What is Halloween Why do we celebrate it

halloween

Well folks, its Halloween time and the party is on to cling to your spookiest and dreadful dress which you ever wanted to sport, but possibly will not even want to see on any other day!! But, do you know the legend behind Halloween and how did it come along, or are you one of those aficionados who got inspired from the American soap operas and thus fell into practice of believing Halloween? Either ways, it’s a real ‘scare’ how Halloween became a yearly ritual for both groups – who like or don’t like creepy zombies…

Legend has it that it has roots in the age-old Celtic festival of demon Samhain, when spirits come to earth and communicate with the living. They celebrated their new year on November 1, with summer ending and winter fast approaching with dark days and huge human death tolls. This lead people to wear costumes made of animal headsand skins, and Druits, the Celtic priests were believed to acquire magical powers in telling their fortunes. Extensive bonfires would then be lit to ward otherworldly spirits and thus protect them in winter months ahead. Pop Gregory III, somehwre in 18th Centuty designated November 1 as All Saints’ Day and the day before as All Hallows day or what we now know as Halloween. Thus, it has gradually emerged from a standalone to a community based expression of togetherness to ward off evil spirits.

 

Thus originated a festival which has assumed global proportions and has been associated with mystery, magic and loads of superstitions. Though it also had the concept of friendly spirits, especially those among family and friends, for which treats were placed at doorsteps, candles placed in roadways so that they can return safely to their ‘otherworld’, we have left altogether that concept and have adopted a more fearsome and monstrous Halloween. Certain happenings like breaking mirrors, stepping into cracks and spilling salt were considered ‘forbidden’ during Halloween, and thus dreaded.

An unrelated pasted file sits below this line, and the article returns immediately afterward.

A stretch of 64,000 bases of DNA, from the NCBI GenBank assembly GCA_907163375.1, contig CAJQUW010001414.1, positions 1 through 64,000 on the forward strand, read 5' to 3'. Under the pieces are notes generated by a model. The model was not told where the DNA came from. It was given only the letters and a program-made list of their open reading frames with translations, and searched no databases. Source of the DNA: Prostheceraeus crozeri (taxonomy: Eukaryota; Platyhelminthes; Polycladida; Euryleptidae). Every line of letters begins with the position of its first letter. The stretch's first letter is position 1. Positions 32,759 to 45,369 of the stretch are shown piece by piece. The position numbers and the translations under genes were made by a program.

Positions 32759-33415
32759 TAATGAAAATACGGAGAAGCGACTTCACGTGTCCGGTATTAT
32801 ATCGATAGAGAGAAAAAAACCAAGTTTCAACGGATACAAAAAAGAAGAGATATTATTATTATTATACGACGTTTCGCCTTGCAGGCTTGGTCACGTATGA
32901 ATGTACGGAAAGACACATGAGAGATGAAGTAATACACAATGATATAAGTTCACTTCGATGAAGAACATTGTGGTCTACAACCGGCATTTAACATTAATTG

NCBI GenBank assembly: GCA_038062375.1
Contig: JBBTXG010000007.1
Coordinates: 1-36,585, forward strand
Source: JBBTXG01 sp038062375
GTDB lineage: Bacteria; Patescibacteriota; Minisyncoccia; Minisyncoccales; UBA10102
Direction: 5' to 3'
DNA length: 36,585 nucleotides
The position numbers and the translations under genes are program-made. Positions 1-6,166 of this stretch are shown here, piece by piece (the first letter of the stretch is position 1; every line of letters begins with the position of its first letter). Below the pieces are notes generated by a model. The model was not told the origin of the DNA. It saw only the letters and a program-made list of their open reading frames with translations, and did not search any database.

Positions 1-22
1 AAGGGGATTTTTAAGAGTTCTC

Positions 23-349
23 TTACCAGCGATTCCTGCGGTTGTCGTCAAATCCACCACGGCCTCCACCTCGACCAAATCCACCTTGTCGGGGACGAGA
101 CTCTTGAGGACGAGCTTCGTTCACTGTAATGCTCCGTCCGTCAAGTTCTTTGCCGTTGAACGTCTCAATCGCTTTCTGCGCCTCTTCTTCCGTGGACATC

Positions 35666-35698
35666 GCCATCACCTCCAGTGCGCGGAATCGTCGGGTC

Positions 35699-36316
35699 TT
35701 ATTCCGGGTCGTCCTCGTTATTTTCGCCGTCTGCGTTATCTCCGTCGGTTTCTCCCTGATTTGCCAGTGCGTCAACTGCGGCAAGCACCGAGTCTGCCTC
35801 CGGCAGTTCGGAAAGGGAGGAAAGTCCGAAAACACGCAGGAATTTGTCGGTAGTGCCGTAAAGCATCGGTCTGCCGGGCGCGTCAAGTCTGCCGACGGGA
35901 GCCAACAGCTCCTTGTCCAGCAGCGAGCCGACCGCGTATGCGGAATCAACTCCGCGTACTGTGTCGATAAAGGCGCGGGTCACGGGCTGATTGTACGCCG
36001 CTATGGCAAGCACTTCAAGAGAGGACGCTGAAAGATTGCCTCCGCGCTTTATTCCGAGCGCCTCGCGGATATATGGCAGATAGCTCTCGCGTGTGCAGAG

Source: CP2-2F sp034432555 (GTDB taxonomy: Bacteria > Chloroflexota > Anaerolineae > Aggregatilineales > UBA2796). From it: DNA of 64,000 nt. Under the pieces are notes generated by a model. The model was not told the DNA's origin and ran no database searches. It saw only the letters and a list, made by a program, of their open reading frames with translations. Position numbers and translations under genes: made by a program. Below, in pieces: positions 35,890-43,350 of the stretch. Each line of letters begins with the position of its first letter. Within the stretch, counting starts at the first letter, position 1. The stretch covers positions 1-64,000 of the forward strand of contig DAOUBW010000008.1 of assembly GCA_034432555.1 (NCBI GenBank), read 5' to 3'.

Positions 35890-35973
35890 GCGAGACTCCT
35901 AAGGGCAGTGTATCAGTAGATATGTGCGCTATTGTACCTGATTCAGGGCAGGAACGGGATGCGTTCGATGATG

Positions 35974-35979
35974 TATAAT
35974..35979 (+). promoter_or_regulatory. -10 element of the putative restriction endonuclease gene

One of the very few facts known about Halloween was that it was closely associated with marriage – sounds bewildering, isn’t it? 18th-century Ireland had this tradition of matchmaking cooksburying ring in mashed potatoes on a Halloween night. This was believed to find true love with the diner who found it. In nearby Scotland, fortune tellers adopted an innovative scheme of finding perfect matches for women, by having them write each of the eligible suitors name on a hazelnut and then toss one by one into the fireplace. The nut which burnt to ashes, without popping out or exploding was thought to the woman’s future husband!! It’s understandable that such fairy tales surrounding the eeriness with this festival lends an aura of mystery and excitement found rarely in other festivalsaround the world.

Even the tradition of carving pumpkins with human faces started off as a tradition of carving out turnips, with candles inside it which was used for begging for ‘soul cakes’ by the poorer lot. Thus, acts and thoughts have changed across generations about Halloween, but one factor which remains constant is: our fear for GHOSTS, which is why Halloween still is a festival to reckon with globally, even in this modern, technology driven world!

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